The Punxsutawney Spirit

Ginni Thomas’ emails deepen her involvemen­t in 2020 election

- By Mark Sherman and Jonathan J. Cooper

WASHINGTON (AP) — Virginia “Ginni” Thomas, wife of Supreme Court Justice Clarence Thomas and a conservati­ve political activist, urged Republican lawmakers in Arizona after the 2020 presidenti­al election to choose their own slate of electors, arguing that results giving Joe Biden a victory in the state were marred by fraud.

The revelation­s first published by The Washington Post on Friday show that Thomas was more involved than previously known in efforts, based on unsubstant­iated claims of fraud, to overturn Biden’s victory and keep thenPresid­ent Donald Trump in office.

In the days after The Associated Press and other news organizati­ons called the presidenti­al election for Biden, Thomas emailed two lawmakers in Arizona to urge them to choose “a clean slate of Electors” and “stand strong in the face of political and media pressure.” The AP obtained the emails under the state’s open records law.

Thomas also had written to then-White House chief of staff Mark Meadows in the weeks following the election encouragin­g him to work to overturn Biden’s victory and keep Trump in office, according to text messages first reported by the Post and CBS News.

Thomas was a staunch Trump supporter who acknowledg­ed she attended the Jan. 6 “Stop the Steal” rally on the Ellipse but left before Trump spoke and his supporters later stormed the Capitol.

She has been critical of the ongoing congressio­nal investigat­ion into the Jan. 6 violence, including signing onto a letter to House Republican­s calling for the expulsion of Reps. Liz Cheney of Wyoming and Adam Kinzinger of Illinois from the GOP conference for joining the Jan. 6 congressio­nal committee.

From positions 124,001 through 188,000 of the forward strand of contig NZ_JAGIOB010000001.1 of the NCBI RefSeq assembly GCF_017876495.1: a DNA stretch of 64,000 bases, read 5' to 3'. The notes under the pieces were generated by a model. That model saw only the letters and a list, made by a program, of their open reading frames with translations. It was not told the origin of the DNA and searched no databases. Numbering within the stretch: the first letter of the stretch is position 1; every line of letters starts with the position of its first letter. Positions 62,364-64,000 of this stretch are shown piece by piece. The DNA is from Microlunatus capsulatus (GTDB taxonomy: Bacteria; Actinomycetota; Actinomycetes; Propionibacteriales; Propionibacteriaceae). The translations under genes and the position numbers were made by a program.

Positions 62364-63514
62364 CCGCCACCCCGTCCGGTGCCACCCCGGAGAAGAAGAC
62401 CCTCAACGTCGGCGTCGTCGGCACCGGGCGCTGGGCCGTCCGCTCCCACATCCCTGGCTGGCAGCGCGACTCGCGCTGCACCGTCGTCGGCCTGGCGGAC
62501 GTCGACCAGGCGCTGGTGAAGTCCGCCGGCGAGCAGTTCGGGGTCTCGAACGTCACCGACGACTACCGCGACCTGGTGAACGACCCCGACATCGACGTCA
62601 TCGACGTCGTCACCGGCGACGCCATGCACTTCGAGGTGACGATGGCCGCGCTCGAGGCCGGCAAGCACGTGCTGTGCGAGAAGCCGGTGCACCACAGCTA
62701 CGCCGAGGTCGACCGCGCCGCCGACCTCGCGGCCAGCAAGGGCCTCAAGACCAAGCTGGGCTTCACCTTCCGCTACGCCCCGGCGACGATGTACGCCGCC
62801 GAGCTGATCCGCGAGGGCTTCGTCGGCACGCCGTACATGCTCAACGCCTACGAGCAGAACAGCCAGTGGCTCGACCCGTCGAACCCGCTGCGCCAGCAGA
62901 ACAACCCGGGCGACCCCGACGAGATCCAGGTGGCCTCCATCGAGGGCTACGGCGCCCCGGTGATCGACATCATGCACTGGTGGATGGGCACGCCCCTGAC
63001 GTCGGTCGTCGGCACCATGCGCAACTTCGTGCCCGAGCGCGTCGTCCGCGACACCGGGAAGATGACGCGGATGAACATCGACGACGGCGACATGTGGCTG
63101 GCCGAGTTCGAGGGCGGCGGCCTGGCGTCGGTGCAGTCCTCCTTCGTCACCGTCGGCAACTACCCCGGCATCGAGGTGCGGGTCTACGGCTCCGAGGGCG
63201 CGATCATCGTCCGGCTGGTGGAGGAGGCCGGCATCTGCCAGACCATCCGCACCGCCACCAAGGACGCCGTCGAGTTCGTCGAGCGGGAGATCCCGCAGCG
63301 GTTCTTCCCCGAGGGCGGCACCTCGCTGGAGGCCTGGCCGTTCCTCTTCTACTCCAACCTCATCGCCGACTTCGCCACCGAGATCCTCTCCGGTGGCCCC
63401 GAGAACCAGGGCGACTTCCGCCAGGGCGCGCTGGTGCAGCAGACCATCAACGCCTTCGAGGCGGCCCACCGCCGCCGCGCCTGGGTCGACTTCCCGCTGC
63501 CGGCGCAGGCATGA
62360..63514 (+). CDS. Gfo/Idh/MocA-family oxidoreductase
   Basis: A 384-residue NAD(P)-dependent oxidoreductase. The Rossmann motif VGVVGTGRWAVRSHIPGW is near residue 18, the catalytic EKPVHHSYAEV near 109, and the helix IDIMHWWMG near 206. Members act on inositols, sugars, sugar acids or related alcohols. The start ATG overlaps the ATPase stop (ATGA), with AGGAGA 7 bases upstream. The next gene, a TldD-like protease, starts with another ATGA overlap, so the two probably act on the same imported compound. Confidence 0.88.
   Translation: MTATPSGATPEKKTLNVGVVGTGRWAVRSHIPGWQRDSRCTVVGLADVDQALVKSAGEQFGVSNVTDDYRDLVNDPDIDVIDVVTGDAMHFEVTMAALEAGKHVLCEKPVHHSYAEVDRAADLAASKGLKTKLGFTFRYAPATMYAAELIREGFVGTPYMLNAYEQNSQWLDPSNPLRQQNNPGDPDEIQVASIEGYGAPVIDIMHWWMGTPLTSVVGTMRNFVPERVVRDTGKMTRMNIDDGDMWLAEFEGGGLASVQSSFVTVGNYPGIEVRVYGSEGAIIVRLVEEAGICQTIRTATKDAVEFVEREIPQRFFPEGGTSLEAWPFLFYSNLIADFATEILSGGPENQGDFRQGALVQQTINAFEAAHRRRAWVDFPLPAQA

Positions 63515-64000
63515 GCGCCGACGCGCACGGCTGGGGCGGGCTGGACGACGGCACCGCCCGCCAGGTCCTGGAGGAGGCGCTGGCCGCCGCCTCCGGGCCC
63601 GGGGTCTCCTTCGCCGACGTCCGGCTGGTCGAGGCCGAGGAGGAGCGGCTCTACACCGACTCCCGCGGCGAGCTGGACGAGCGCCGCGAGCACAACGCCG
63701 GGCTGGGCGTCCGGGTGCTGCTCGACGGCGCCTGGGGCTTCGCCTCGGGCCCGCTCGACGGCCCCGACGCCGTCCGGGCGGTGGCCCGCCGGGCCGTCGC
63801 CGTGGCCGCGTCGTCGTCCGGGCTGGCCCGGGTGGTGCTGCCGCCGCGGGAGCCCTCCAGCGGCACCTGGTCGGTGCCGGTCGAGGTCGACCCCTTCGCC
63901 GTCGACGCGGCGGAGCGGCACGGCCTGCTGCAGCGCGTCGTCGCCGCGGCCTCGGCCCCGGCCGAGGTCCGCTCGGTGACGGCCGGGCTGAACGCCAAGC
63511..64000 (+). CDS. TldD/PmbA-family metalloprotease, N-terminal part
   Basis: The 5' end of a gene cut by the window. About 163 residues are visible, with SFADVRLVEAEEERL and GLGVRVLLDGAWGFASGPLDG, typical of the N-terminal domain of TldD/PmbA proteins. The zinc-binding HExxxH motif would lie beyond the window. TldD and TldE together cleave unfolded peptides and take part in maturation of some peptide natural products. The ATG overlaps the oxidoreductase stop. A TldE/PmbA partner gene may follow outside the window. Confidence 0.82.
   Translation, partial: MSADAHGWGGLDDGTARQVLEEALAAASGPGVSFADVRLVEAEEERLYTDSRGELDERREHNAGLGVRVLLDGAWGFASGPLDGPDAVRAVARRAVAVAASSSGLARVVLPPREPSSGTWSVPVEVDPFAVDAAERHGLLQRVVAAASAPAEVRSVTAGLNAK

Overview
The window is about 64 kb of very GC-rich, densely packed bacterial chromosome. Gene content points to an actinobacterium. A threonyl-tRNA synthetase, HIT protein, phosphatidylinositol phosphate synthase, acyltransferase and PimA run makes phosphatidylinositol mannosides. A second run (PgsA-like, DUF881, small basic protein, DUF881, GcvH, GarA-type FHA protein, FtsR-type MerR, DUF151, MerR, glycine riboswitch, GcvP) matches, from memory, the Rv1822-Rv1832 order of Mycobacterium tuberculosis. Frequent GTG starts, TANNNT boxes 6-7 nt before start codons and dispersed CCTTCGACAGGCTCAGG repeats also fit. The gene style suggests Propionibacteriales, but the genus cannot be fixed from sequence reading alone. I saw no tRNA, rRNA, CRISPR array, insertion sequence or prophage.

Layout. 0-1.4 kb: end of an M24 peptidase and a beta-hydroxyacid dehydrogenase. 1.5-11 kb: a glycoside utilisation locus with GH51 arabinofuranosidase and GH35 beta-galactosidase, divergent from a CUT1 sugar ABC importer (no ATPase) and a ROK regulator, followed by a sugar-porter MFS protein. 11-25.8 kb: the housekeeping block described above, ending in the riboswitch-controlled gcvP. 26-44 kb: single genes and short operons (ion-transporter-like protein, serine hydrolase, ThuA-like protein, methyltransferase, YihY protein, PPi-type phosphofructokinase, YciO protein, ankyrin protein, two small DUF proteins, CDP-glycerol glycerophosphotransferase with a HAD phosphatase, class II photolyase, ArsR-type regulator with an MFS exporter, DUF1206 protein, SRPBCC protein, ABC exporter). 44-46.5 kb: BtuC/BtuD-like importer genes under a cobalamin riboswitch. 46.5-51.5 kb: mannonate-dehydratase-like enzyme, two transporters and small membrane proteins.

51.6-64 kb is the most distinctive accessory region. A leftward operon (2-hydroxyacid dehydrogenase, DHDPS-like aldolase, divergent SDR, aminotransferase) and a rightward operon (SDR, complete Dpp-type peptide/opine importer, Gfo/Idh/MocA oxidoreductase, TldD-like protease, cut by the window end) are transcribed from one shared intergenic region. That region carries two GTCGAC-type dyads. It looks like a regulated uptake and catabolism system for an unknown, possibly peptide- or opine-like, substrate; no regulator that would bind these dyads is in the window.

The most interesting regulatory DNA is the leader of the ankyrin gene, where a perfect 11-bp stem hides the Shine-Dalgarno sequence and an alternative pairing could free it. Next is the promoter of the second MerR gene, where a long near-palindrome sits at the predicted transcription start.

Justice Thomas, meanwhile, has taken part in the court’s considerat­ion of lawsuits challengin­g the election results. The court turned away every challenge without a hearing, though Thomas was among three conservati­ve justices who said cases from Pennsylvan­ia should be heard. In February 2021, Thomas called the cases an “ideal opportunit­y” to address an important question whether state lawmakers or state courts get the last word about the manner in which federal elections are carried out.

In January, Thomas was the lone member of the court who supported a bid by Trump to withhold documents from the Jan 6. committee. The documents were held by the National Archives and Records Administra­tion and included presidenti­al diaries, visitor logs, speech drafts and handwritte­n notes dealing with Jan. 6 from Meadows’ files.

Democratic lawmakers have called on Thomas to step aside from electionre­lated cases, but he has given no indication he intends to do so.

Ginni Thomas has said she and the justice keep their work separate. “Like so many married couples, we share many of the same ideals, principles, and aspiration­s for America. But we have our own separate careers, and our own ideas and opinions too. Clarence doesn’t discuss his work with me, and I don’t involve him in my work,” Thomas told the Washington Free Beacon in an interview published in March.

Thomas sent emails to Arizona House Speaker Rusty Bowers and Rep. Shawnna Bolick, who this year is running for Arizona secretary of state. That would make her the top elections administra­tor in Arizona.

She wrote them again on Dec. 13, the day before electors met in state capitols around the country to formally cast their votes for president.

“As state lawmakers, you have the Constituti­onal power and authority to protect the integrity of our elections — and we need you to exercise that power now!” the email said. “Never before in our nation’s history have our elections been so threatened by fraud and unconstitu­tional procedures.”

Bowers dismissed the idea of replacing Arizona’s electors shortly after the election. The following year, Bolick introduced a bill that would have allowed the Legislatur­e to overturn any presidenti­al election results for any reason, and replace the electors.

Bolick has said her legislatio­n would have made the process more bipartisan by requiring a two-thirds vote, but the text of the proposal calls for a simple majority. In any event, Bowers essentiall­y killed the legislatio­n before it ever came to a vote.

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